Tuesday, October 13, 2015
1012 C Street  •  Floresville, TX 78114  •  Phone: 830-216-4519  •  Fax: 830-393-3219  • 

WCN Site Search

Lost & Found

Found: Male MinPin?, about 2 years old, not fixed, sweet, very smart, on Sept. 25 inside Floresville Walmart, healthy, no fleas, clean teeth, manicured nails, will keep if owner not found. 830-542-0280.
Lost keys at end of Peanut Festival Saturday night around court house or by carnival slide. Six inch bright pink braided cord with several keys. Please call 210-722-6161. Thank you!

VideoMissing dashhound Reddish brown minature Neutered male Tag #140278 (black collar) Disappeared from CR 233 10/10/15 Please call 830-623-0900 or 830-391-4670...family misses Dasher greatly!
More Lost & Found ads ›

Help Wanted

Henry Howard Services is accepting applications for QUALIFIED and EXPERIENCED vacuum, end dump and winch truck drivers. Applicants must have a class A CDL with tanker endorsement. Hazmat endorsement preferred but not required. Call 830-569-8144 for more information or pick up an application at 980 Humble Camp Rd, Pleasanton, Texas 78064. 
General labor position for local home builder, must have drivers license, driving trailers, clean up, carpentry work, etc., starting at $10. 210-279-4123.
More Help Wanted ads ›

Featured Videos

Video Vault ›
Richardson Chevrolet homeRE/MAX homeTNMC

Movie Reviews

Sequel grows with its young audience

Sequel grows with its young audience

E-Mail this Story to a Friend
Print this Story
Neil Pond
American Profile
July 2, 2014
Post a comment

A follow-up to the animated 2010 DreamWorks hit about a young Viking boy and his flying dragon, this soaring sequel has grown along with its audience.

This new “Dragon” reunites director Dean DuBois with most of the original vocal cast (Jay Baruchel, Gerard Butler, Craig Ferguson, America Ferrera, Jonah Hill, Kristen Wiig, Christopher Mintz-Plasse) and takes place five years after the events of the first movie, as Vikings have learned to coexist with dragons instead of slay them. Now, as we see in the movie’s high-spirited opening, the feisty fire-breathers have become part of the everyday life of the mythical island of Berk, where they’re used for transportation, recreation, companionship and commerce.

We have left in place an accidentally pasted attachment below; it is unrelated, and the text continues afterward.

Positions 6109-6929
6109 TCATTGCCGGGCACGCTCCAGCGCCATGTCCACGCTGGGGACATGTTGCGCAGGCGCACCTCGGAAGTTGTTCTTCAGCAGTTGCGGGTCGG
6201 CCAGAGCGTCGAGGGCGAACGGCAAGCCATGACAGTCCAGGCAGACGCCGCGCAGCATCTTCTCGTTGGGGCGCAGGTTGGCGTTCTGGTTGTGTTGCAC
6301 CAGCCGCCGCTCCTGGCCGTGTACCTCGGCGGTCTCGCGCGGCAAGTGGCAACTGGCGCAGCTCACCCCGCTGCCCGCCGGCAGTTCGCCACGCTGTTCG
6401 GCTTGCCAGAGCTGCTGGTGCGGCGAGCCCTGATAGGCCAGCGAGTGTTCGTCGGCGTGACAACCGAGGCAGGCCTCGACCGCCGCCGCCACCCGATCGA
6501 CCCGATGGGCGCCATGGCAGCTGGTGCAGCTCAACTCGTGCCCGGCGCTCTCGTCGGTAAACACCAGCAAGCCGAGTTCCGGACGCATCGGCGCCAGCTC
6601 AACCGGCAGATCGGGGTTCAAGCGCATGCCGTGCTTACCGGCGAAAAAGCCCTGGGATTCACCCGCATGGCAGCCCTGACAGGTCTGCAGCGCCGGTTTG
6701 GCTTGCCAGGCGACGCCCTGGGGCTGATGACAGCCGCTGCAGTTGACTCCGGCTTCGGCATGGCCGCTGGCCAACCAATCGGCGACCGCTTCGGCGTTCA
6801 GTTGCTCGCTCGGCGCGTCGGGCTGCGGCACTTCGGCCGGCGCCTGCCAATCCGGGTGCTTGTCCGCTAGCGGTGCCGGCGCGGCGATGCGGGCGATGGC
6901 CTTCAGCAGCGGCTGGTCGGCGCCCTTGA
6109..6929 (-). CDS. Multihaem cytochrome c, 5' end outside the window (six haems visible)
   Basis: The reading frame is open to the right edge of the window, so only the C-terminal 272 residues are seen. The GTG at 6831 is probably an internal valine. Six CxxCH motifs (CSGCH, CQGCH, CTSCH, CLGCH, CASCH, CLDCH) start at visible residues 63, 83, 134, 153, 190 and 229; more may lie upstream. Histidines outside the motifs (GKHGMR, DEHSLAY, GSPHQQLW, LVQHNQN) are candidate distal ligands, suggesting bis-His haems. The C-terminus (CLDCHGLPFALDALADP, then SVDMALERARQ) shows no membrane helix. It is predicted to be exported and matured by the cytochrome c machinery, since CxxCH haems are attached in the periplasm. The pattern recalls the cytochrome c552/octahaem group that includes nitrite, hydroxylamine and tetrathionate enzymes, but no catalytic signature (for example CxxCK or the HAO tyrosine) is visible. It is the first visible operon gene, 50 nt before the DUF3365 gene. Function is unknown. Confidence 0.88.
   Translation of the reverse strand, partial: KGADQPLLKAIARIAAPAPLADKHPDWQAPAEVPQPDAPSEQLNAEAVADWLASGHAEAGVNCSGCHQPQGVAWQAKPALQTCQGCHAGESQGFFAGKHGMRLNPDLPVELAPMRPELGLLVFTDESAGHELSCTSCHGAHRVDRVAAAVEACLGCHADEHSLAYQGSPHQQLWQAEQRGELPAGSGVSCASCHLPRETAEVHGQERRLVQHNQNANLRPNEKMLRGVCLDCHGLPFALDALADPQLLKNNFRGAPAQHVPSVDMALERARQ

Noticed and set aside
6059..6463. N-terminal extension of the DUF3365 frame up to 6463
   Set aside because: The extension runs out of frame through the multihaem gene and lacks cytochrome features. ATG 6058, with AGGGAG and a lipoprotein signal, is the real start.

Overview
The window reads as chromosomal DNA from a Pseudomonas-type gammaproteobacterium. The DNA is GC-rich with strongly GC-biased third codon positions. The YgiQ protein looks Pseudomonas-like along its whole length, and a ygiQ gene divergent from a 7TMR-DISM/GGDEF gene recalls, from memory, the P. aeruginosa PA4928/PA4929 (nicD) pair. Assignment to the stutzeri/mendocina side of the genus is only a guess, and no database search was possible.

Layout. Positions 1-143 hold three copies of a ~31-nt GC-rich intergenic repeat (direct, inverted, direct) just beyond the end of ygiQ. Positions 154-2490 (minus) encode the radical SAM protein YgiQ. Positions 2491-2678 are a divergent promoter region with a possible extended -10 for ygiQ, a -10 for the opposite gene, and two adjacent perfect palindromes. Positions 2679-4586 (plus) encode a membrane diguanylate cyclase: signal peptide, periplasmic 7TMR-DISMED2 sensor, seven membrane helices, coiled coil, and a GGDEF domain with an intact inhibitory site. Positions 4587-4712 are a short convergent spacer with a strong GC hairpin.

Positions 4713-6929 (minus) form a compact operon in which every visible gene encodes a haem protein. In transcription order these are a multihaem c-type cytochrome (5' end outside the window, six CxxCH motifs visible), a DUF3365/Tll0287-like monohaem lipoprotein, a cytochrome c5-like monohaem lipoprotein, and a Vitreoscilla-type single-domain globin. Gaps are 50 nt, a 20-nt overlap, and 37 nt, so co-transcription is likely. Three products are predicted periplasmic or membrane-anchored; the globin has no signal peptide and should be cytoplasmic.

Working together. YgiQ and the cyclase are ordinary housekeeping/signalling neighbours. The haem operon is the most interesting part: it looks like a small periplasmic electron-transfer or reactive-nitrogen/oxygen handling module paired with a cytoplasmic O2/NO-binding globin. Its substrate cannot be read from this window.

“With Vikings on the backs of dragons,” says Hiccup (Baruchel), the son of the Berk’s burly tribal chief (Butler) grooming him for an eventual leadership role he doesn’t really want, “the world just got a whole lot bigger.”

And certainly a bit more complicated and dangerous--at least compared to the first movie. As Hiccup, now a gangly teenager, sails through the skies on his trusty night fury, Toothless, with his female friend, Astrid (Ferrera), he discovers a place where the inhabitants don’t see things--or treat dragons--the way they do back on Berk.

Hiccup’s discovery puts his entire village in peril and leads to yet another, even more startling revelation, an Armageddon-like, fire-and-ice showdown, and a life-changing decision. (I won’t reveal much more, but it’s connected to having Oscar-wining Cate Blanchett aboard as the voice of a new character.)

The first “Dragon,” praised by both critics and audiences, combined a rollicking, family-friendly story (adapted from Cressida Cowell’s British book series) with marvelously rendered, high-tech animation, plus a cast of colorful, amusing characters--and some dazzling scenes, especially if you saw it in 3-D. “Dragon 2” upholds those high standards, even pushing them up a couple of notches. The whole movie looks fantastic--fluid, textured and alive.

The dragons are things of whimsy, wizardry and wonder, intended to make you think of the strong bonds between people, nature and animals--at various times they mimic characteristics of puppies, ponies, birds, and butterflies. The returning supporting characters are a gaggle of loveable oddballs (Wiig, Hill, Mintz-Plasse), and a couple of new additions--especially hunky, comically inept Eret, Son of Eret (“Game of Thrones” actor Kit Harington) and the war-mongering dragon slave master Draco Bludvist (Djimon Hounsou)--both add depth and dimension to a story that’s grown up a bit over the elapsed years, just like many of its young audience members.

But the real beauty of the first “Dragon,” and now this one, is how director DuBois and his team never approached them as purely “kids’ movies.” They always aimed higher than that, without ever losing sight of the children who’d find the most resonance in the fantasy-storybook-adventure elements of the tales. Witty, rousing, heartwarming, sensational-looking, and at times touching, uplifting and even moving, “How to Train Your Dragon 2” is another fine feather in DreamWorks’ cinematic cap, and proof that it is, indeed, still possible for Hollywood to make movies that virtually all ages can enjoy, appreciate and admire.

How to Train Your Dragon 2

Starring the voices of Jay Baruchel, America Ferrera, Gerard Butler, Craig Ferguson, & Cate Blanchett. Directed by Dean DuBois. PG, 102 min.

Your Opinions and Comments

Be the first to comment on this story!

You must be logged in to post a comment.

Not a subscriber?
Subscriber, but no password?
Forgot password?

Movie Reviews Archives

WCN web hosting
Sherwood Surveying
Hoelschers home
Pat Brown Realtors, Inc. home
John D. Foster home
Caraway Ford
Nadine Berger, REMAX
RS Gate & Supply
WCN Citizens Forum 5/28/15
Abrego Lake
Edward Jones-Prescott Katie Prescott
Allstate & McBride RealtyTriple R DC ExpertsHeavenly Touch homeVoncille Bielefeld homeauto chooserDrama Kids

  Copyright © 2007-2015 Wilson County News. All rights reserved. Web development by Drewa Designs.